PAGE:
Friday, July 27, 2012

Chocolate Fudge Cake with Chocolate Fudge Frosting

She's a beauty!
Like many girls who lived through the 1980s, I was the proud owner of an EZ Bake Oven, and I spent many a wholesome Saturday afternoon watching that little light bulb cook my cake for one. I was pleased to see that Hasbro is still pumping out the EZ Bakes, but dear God their marketing had me feeling my age. I am the first to admit that interesting children in cooking can be a challenge, but does the next generation really need an over-the-top music video to entice them to throw on an apron? Check it out: It’s like Legally Blonde meets America’s Test Kitchen (with apologies to both of those fine shows). 

Say what you will about the anti-feminist lollapalooza that is the EZ Bake’s current advertising campaign – their fine mini-appliance got me interested in baking. But by the time I’d run out of refill cake-mix packs, I’d moved onto the real oven, and desserts that served the whole family.

So it’s no wonder I latched onto Family Circle’s impressively thorough “Chocolate Cookbook” – an insert to their May 3, 1977 issue. The mini-issue is crammed full of so many succulent desserts it was hard to pick one to start with.  But, my father-in-law’s 77th birthday provided the perfect opportunity to choose. Though he laughed nervously when I told him of my plan to bake him a "Time Capsule Cake," I assured him that Chocolate Fudge Cake didn’t include Cool Whip, pudding mix or marshmallow fluff (although somewhere in this binder, I’m sure I’ll run across that exact recipe).
Sifting is the name of the game for Chocolate Fudge Cake.

The ice-bath helps the frosting turn glossy and thick.
There were several twists on this straightforward-enough recipe that made me like it all the more: The reliance on brown sugar; an obsession with sifting; a whole cup of dairy sour cream; and the addition of boiling water at the end, which turned a beautiful, fluffy batter into wet sludge.  (Me, nervous? No way!) The frosting was a riot, too: After combining the melted chocolate and butter with the confectioners’ sugar, you’re instructed to beat it over a bowl of ice until it becomes “spreadable.” I was skeptical for all of four minutes. Then the kitchen alchemy transformed my chocolate goo into thick, glossy frosting. As magical as a cake cooked with a light bulb!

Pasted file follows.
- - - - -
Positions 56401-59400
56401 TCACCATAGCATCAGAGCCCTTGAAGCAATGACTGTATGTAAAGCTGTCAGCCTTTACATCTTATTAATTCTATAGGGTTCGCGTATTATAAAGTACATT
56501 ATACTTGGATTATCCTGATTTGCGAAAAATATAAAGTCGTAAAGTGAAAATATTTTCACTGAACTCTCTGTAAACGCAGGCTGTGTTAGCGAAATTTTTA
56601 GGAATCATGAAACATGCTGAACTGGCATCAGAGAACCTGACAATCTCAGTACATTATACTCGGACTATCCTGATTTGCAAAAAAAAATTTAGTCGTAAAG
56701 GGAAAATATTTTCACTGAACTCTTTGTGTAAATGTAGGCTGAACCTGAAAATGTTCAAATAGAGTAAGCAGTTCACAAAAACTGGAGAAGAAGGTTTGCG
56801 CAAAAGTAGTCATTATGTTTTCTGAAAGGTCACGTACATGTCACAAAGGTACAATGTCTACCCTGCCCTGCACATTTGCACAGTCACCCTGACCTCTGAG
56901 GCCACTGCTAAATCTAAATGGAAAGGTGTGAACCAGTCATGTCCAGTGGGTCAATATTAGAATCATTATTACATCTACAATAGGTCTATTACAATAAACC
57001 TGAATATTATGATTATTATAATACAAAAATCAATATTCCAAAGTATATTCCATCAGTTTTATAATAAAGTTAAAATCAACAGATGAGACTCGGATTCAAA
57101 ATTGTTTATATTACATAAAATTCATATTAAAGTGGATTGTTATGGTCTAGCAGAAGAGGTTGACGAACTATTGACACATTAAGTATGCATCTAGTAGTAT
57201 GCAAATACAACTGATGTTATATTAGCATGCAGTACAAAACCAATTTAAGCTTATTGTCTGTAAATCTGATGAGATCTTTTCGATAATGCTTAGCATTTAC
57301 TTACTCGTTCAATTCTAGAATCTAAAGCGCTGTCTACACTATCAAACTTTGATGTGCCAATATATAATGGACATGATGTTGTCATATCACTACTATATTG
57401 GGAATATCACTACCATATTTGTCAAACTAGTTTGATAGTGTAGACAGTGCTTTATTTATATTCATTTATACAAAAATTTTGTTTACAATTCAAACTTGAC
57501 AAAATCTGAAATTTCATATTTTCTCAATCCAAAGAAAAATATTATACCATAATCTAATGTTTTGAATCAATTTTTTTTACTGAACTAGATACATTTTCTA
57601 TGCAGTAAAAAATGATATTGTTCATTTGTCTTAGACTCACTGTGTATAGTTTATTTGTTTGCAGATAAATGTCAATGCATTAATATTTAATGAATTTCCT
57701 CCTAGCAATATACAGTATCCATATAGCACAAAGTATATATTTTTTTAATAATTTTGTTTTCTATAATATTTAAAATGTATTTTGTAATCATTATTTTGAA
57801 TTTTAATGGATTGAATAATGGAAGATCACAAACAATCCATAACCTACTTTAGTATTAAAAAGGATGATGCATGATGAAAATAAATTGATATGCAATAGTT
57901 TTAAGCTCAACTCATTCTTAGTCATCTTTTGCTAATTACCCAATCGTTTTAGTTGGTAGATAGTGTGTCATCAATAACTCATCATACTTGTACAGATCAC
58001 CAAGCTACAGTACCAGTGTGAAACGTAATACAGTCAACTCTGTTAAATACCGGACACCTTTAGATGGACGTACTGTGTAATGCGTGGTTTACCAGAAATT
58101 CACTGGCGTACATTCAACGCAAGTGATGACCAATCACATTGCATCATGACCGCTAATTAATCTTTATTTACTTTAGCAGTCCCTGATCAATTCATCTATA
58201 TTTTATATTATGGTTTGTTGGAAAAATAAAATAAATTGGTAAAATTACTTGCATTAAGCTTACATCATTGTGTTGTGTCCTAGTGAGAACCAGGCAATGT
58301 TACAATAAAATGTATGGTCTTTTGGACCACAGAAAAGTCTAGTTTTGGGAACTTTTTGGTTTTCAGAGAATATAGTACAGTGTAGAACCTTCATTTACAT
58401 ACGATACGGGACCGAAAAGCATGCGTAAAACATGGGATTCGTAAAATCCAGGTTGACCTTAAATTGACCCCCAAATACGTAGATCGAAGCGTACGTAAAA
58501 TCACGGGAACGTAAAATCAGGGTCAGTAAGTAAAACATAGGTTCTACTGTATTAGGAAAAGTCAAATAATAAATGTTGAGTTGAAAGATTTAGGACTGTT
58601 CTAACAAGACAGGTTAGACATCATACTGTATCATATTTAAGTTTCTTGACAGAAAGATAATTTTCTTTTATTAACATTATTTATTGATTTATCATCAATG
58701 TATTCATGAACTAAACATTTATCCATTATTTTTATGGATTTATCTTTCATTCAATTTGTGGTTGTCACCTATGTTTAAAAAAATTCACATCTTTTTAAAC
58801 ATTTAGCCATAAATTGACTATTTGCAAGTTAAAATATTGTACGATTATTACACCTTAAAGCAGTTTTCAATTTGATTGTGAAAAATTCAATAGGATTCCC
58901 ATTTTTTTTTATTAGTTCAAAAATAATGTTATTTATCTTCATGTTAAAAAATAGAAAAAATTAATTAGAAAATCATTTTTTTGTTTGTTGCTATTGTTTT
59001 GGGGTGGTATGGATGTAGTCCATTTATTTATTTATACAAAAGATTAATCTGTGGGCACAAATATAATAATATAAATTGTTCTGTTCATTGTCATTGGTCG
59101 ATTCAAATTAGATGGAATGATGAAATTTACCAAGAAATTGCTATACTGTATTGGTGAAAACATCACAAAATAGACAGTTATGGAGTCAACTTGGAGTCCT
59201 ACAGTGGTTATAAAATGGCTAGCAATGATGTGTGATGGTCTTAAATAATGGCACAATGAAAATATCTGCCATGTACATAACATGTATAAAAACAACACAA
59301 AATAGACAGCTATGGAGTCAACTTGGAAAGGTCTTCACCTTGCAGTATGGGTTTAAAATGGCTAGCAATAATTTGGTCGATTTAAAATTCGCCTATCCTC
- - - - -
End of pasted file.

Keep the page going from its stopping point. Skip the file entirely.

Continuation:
The twin layers bloomed beautifully in the oven and, when frosted, looked like a poster child for the late 70s -- big and full of Farrah Fawcett-style swirls. Dense and thick, it was a hit with the birthday boy, who dug in with gusto.

I’m not the same girl who sat in front of her EZ Bake and counted down the interminable minutes until my tiny cake was done. But I’m reassured and heartened, amid so much change, by the sustaining power and simplicity of a luscious, timeless chocolate cake

Chocolate Fudge Cake
A chocolate-lover’s delight – velvety cake with luscious chocolate frosting.
Celebrate the timeless appeal of chocolate cake.

Bake at 350-degrees for 35 minute.
Makes one 9-inch cake.

3 squares unsweetened chocolate
2-1/4 c. sifted cake flour
2 teaspoons baking soda
½ teaspoon salt
½ cup (1 stick) butter or margarine
2-1/4 cup firmly packed light brown sugar
3 large eggs
1-1/2 teaspoons vanilla
1 cup dairy sour cream
1 cup boiling water
Chocolate Fudge Frosting (recipe follows)

1.     Melt chocolate in a small bowl over hot, not boiling water; cool.
2.     Grease and flour two 9x1-1/2-inch layer cake pans; tap out excess flour. (Or, use cocoa powder in place of flour to keep cake dark on outside.)
3.     Sift flour, baking soda and salt onto wax paper.
4.     Beat butter until soft in large bowl. Add brown sugar and eggs; beat with electric mixer at high speed until light and fluffy, 5 minutes. Beat in vanilla and cooled melted chocolate.
5.     Stir in dry ingredients alternately with sour cream, beating well with a wooden spoon after each addition until batter is smooth. Stir in boiling water. (Batter will be thin.) Pour at once into prepared pans.
6.     Bake in moderate over (350-degrees) 35 minutes, or until centers spring back when lightly pressed with fingertip.
7.     Cool layers in pans on wire rack, 10 minutes; loosen around edges with a small knife or spatula; turn out onto wire racks; cool completely.
8.     Make Chocolate Fudge Frosting. Place one cake layer on a serving plate; spread with about one-quarter of frosting; place second layer over. Gently brush off loose crumbs and spread a thin coat of frosting over top and sides; let set. Spread remaining frosting, making swirls with spatula.

·      Since this didn’t specify if the butter should be cold or at room temp, I split the difference and kept it on the counter until just slightly soft. I also used unsalted.
·      My cakes were ready at 33 minutes. Your oven temp may vary.
·      Frequent readers will know that light brown sugar gains no purchase in my kitchen. Dark brown all the way!

You'll be tempted to make off with the first piece, too.
Chocolate Fudge Frosting
Makes enough to fill and frost two 9-inch layers.

4 squares unsweetened chocolate
½ cup (1 stick) butter or margarine
1 package (1 pound) 10X (confectioners’) sugar